What is the difference between Backend and Database? (simple explanation)

Hi Friends!

Web Dev can be super complicated, but most of the time it seems so complicated because we are starting to code to early and after a while we not see the forest for the trees, means we stuck in all the code.

When I try to really understand the concept before I start to code, it is often clearer, simpler and more fun. I concider myself still a beginner or maybe intermediate web dev. A lot of things are very confusing, there are a ton of ways to archive the same goals and when you ask 10 people you often get 10 answers and probably none of them is wrong.

However, I like to build up my first backend and before I do so, it would be great to get a clear understanding what actually happens when creating a backend/database or simply a login option.

Here is the description about the differnce between backend and database in my own words (please correct me when I am wrong!):

The backend is the communication between the frontend and the database, that means the backends job is to grab data (inputs) from the frontend and then send and save it to the database.

For example a user will register an account to get the option to login to a website to get access to additional services (communication with the company, buying a product, reading premium content etc.). When the user registers an account the backend will send the account registration data to the database and store it there. Then the backend will send a confirmation email (which the user needs to verify before he/she gets access to the login area). After confirmation is send the backend will approve the registration and the user can login to his/her account. After the login process the user will see a welcome message in the login area (Welcome back username!). The backend will grab the username from the database and displays it inside the welcome message. After login the user may also have the option to download a specific content (for example a video tutorial), so the backend will grab the content (video tutorial) from the database and offers a download inside the users login area.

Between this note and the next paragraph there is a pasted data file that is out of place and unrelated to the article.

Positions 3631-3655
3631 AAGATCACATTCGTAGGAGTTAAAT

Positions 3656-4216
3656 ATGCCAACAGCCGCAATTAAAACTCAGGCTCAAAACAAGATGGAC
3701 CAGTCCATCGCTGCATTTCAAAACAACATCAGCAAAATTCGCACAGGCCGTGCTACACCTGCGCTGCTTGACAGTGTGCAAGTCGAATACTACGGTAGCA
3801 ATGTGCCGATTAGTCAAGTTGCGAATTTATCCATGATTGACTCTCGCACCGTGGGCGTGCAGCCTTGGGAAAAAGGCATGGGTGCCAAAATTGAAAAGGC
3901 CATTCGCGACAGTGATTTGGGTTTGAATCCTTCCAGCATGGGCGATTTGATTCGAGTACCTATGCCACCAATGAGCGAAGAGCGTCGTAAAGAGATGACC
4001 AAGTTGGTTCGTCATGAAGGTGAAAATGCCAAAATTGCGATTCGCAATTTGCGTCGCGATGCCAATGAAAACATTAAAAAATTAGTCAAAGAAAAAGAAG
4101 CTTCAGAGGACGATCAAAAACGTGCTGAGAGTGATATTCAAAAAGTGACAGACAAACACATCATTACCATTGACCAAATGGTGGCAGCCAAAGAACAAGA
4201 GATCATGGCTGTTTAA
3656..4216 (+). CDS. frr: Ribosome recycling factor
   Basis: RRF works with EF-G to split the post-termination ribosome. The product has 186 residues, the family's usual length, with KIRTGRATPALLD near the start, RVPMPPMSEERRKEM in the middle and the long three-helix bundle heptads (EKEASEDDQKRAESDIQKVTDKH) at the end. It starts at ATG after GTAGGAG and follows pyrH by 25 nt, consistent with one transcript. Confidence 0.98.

Is this the correct explanation between backend and database ?
Do I understand something wrong ?
How would you describe the differnce?

Thanks for your answers ! :slight_smile:

I would say that the frontend/client is the portion of web site that runs on your computer, in your browser. It uses the HTML, CSS, and JS parsers that are built into your browser. Very simple web static pages can work like this, like the projects in the RWD section.